These may be spaced to allow for bow and stern lines to each use a pole, or (more usually) both lines brought to the same pole.
Bollards on the lock-side
Most smaller locks are like this. Bow and stern lines must be taken up from the boat to a bollard and either brought back to the boat, or handled at the lock side, or both. There are a number of possible, or interrelated, factors –
- Getting a bight of rope up to a bollard from a boat in a fairly deep lock takes skill, patience and luck. Particularly since bollards may be set back from the lock edge and not visible, although it is usual for bollard positions to be indicated by white paint marks on the upper lock wall. Helm will have to keep the boat in position – and be patient.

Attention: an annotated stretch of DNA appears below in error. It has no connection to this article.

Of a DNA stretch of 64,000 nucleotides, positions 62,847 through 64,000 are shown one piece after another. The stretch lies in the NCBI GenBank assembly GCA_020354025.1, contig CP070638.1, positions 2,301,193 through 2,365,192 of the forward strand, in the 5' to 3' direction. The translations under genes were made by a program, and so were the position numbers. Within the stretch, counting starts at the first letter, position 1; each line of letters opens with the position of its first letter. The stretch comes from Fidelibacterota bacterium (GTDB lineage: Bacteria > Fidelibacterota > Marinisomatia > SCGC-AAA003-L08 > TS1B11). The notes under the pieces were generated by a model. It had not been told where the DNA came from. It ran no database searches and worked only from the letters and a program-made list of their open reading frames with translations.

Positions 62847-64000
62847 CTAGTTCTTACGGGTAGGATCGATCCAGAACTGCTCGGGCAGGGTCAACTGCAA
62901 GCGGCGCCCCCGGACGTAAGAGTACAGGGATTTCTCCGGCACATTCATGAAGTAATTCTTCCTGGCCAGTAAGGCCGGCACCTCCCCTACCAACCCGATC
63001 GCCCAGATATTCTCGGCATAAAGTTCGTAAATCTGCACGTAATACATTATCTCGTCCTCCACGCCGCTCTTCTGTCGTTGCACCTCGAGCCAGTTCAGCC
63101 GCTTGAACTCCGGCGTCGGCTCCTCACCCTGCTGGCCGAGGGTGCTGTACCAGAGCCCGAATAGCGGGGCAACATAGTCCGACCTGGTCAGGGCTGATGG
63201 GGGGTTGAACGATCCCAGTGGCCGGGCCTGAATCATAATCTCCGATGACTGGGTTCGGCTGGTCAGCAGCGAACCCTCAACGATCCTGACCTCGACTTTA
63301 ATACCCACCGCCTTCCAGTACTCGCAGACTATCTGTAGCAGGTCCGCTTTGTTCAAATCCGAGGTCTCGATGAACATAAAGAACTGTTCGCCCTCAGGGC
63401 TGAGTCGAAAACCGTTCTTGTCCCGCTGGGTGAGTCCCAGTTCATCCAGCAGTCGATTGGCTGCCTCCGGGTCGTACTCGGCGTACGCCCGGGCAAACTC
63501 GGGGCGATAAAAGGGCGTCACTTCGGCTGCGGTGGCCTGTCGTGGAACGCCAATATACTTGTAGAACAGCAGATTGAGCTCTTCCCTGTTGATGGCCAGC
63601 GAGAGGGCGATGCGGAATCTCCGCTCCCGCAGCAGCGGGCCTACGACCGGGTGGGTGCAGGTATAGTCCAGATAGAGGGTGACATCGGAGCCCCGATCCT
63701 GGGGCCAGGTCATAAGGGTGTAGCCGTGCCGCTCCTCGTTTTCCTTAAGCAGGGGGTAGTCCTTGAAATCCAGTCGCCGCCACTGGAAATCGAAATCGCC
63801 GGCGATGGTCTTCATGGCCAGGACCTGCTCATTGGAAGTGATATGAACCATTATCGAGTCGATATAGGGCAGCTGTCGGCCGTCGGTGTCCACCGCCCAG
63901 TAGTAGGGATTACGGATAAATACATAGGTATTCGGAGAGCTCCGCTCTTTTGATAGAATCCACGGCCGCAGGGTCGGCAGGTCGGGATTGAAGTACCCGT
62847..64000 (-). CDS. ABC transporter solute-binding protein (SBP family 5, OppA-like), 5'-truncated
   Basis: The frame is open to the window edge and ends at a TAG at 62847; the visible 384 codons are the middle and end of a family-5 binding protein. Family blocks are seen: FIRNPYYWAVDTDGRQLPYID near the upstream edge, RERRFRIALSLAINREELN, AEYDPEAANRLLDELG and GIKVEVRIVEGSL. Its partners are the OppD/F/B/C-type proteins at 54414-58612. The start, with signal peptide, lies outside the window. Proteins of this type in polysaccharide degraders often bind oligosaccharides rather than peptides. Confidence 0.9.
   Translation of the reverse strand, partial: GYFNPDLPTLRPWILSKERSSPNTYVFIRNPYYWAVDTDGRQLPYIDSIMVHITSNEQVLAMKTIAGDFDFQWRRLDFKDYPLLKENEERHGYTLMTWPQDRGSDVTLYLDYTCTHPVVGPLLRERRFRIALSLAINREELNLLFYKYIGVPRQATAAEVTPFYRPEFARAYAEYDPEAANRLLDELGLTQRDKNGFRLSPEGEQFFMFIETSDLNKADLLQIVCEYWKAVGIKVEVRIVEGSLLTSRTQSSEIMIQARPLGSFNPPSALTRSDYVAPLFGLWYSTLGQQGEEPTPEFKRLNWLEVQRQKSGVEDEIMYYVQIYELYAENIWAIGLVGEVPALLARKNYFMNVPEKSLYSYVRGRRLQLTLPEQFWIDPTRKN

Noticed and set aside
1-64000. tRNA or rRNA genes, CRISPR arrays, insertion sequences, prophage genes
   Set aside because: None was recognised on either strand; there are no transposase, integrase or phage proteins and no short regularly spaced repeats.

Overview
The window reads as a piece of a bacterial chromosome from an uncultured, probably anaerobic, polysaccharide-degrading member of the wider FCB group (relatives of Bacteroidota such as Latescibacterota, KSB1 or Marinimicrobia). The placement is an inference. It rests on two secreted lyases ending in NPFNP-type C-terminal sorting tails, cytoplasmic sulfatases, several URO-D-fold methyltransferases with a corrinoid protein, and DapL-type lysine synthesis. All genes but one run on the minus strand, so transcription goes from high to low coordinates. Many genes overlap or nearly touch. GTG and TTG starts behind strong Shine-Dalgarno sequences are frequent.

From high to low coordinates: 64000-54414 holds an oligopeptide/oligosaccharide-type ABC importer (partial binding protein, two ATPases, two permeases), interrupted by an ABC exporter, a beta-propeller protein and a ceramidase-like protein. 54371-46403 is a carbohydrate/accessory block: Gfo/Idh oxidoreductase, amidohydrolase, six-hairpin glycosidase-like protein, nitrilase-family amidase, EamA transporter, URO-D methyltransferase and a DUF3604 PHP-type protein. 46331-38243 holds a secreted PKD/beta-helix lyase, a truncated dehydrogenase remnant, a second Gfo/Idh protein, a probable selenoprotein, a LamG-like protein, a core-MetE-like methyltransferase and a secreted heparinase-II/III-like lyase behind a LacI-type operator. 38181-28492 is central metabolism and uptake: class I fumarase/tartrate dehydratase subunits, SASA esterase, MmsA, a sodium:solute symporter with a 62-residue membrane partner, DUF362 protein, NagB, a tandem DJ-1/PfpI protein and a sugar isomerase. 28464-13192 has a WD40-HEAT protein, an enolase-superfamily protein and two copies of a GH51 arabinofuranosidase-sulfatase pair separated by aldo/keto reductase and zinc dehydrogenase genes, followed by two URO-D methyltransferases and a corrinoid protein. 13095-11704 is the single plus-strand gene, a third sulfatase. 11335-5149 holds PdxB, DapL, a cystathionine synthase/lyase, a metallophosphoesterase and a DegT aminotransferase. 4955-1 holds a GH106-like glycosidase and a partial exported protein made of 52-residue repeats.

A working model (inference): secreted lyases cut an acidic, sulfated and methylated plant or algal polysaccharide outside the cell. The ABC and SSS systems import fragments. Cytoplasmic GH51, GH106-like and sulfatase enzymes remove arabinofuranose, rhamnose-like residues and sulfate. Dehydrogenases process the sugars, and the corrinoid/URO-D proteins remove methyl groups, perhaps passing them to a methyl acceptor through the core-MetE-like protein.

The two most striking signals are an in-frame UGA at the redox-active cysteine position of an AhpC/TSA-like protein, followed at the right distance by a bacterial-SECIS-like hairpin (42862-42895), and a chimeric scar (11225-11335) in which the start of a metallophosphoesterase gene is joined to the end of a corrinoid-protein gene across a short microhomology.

- Getting a stern line on first provides the most reliable control for then positioning and securing a bow line. Bow line on first can lead to the stern swinging out or the boat even reversing itself.
- Where feasible, it can be easy and convenient to drop crew off before the lock and then pass lines up to them – stern first, which is passed back to the helm and then bow, which is managed by crew at the lock side.
- Most locks have metal ladders set into the lock wall. It is possible for crew to climb up to the lock side and then handle lines in a similar way. The ladders are always wet and slimy and there is an inevitable risk of slipping and falling.
- Bollards, poles and other lock equipment have been originally installed to suit barges. As a result, they are not always positioned conveniently for smaller craft. Positions can vary surprisingly from one lock to the next, both along the lock and on one side or the other.